The beeping, flashing, vibrating distractions of technology; densely populated city centers; brash displays of wealth and power among the elites; and societal inequality: such is life in the twenty-first century. Whether modern developments amount to improvements over previous centuries is debatable, but it’s straightforward to imagine how similar stressors in Japanese society a millennium ago led to the emergence of a religion-like philosophy based on self-control, taming the ego, accepting impermanence, minimalism, and austerity. Yes, that would be Zen Buddhism.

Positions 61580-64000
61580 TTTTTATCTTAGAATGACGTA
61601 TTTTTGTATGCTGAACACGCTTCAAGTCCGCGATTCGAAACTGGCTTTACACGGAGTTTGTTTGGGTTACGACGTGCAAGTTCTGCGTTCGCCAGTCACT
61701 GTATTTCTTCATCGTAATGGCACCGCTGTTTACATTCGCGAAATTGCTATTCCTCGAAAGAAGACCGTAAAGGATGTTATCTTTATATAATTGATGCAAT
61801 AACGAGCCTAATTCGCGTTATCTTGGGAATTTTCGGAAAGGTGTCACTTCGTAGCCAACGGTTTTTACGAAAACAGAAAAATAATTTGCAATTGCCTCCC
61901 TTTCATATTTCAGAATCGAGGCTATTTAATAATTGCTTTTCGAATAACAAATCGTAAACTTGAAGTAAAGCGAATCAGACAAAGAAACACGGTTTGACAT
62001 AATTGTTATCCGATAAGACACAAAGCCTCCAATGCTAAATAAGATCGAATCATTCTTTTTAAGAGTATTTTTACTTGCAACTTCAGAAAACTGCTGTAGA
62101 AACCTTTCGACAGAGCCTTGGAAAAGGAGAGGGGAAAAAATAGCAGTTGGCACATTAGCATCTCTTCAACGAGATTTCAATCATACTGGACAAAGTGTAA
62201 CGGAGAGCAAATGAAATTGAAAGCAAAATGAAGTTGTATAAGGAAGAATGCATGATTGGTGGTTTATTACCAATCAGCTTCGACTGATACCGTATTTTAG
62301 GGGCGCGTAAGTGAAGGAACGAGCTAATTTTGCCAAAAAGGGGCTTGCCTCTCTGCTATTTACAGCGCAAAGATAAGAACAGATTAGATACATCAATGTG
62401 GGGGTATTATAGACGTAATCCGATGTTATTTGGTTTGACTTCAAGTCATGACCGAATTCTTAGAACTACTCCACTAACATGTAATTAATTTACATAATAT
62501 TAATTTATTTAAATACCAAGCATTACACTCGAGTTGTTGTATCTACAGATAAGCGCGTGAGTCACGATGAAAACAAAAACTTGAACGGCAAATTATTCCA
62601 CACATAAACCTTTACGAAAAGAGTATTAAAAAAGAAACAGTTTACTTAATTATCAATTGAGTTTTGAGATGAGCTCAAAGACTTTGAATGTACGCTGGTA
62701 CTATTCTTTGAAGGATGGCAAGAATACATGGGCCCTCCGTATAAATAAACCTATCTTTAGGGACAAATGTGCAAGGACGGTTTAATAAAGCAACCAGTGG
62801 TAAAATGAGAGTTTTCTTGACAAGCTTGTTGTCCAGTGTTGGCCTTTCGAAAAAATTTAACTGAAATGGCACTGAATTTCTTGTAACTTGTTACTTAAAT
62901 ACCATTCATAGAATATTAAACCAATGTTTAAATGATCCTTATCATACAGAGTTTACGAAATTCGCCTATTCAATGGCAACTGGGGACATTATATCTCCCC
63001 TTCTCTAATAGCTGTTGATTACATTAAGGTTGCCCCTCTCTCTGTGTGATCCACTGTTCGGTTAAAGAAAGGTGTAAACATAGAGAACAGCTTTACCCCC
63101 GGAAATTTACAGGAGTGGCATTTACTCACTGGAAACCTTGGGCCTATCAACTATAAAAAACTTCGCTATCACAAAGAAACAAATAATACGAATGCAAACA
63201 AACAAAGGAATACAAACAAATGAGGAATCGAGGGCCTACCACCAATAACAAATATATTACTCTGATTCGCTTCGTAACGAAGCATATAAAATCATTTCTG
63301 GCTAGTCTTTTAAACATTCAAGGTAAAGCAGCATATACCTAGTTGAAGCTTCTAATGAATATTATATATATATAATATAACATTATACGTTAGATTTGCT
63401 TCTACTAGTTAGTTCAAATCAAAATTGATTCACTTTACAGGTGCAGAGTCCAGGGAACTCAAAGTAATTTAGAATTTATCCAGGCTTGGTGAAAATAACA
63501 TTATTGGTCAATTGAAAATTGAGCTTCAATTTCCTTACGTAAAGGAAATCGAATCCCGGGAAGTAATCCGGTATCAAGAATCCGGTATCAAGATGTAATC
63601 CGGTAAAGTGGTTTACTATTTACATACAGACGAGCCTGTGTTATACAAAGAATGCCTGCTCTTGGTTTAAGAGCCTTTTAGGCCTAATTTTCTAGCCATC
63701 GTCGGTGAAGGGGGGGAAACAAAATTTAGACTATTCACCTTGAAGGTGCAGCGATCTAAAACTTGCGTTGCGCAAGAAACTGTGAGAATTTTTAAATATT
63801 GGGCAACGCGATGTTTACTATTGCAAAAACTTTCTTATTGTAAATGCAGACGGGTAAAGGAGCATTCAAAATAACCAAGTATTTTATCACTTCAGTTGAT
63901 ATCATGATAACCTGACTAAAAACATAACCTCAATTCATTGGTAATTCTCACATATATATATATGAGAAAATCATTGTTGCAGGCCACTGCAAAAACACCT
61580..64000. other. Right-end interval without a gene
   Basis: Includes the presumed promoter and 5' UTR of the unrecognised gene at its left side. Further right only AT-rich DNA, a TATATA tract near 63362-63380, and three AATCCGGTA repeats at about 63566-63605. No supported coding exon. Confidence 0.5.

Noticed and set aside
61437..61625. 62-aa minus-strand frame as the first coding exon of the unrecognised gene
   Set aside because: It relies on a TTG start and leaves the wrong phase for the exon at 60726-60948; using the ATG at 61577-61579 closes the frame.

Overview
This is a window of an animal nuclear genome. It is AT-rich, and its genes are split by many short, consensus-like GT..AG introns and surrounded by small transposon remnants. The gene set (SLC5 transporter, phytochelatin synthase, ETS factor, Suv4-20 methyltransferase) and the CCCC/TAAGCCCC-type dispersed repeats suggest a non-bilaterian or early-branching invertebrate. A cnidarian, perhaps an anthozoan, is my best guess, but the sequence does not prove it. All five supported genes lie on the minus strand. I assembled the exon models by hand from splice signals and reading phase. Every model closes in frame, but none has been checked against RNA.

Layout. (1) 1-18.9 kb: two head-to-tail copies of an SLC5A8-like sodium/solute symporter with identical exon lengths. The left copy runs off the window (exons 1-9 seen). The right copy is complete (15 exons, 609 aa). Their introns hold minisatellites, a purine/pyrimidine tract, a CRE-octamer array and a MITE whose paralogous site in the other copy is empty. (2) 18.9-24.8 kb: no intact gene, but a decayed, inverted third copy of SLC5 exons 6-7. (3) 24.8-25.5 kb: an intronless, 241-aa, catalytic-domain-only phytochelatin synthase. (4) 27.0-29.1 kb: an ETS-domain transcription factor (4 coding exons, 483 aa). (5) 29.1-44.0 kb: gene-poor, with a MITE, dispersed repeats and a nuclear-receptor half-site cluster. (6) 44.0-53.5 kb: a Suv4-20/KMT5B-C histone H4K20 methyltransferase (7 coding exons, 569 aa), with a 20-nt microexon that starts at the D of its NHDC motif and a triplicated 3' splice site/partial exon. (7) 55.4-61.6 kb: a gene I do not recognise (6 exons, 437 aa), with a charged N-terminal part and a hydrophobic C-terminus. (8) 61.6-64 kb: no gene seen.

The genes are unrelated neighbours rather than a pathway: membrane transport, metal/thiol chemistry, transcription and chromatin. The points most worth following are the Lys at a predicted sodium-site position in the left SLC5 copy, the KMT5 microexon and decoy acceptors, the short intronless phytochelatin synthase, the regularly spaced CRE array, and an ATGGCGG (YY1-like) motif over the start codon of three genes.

Even as Zen has been embraced in other parts of the world, its heart continues to beat strongest in the island country of its birth. Zen in Japanese Culture offers a beautifully detailed and illustrated historical tally of the myriad ways Zen has influenced Japan’s art, architecture, cuisine, design, emotional well-being, weaponry, and martial arts. In the exquisite opening essays to each chapter, Gavin Blair explores the Japanese approach to life through Zen’s inextricability, and he leaves no doubt that civilized society may have reached its penultimate expression in the land of the rising sun.
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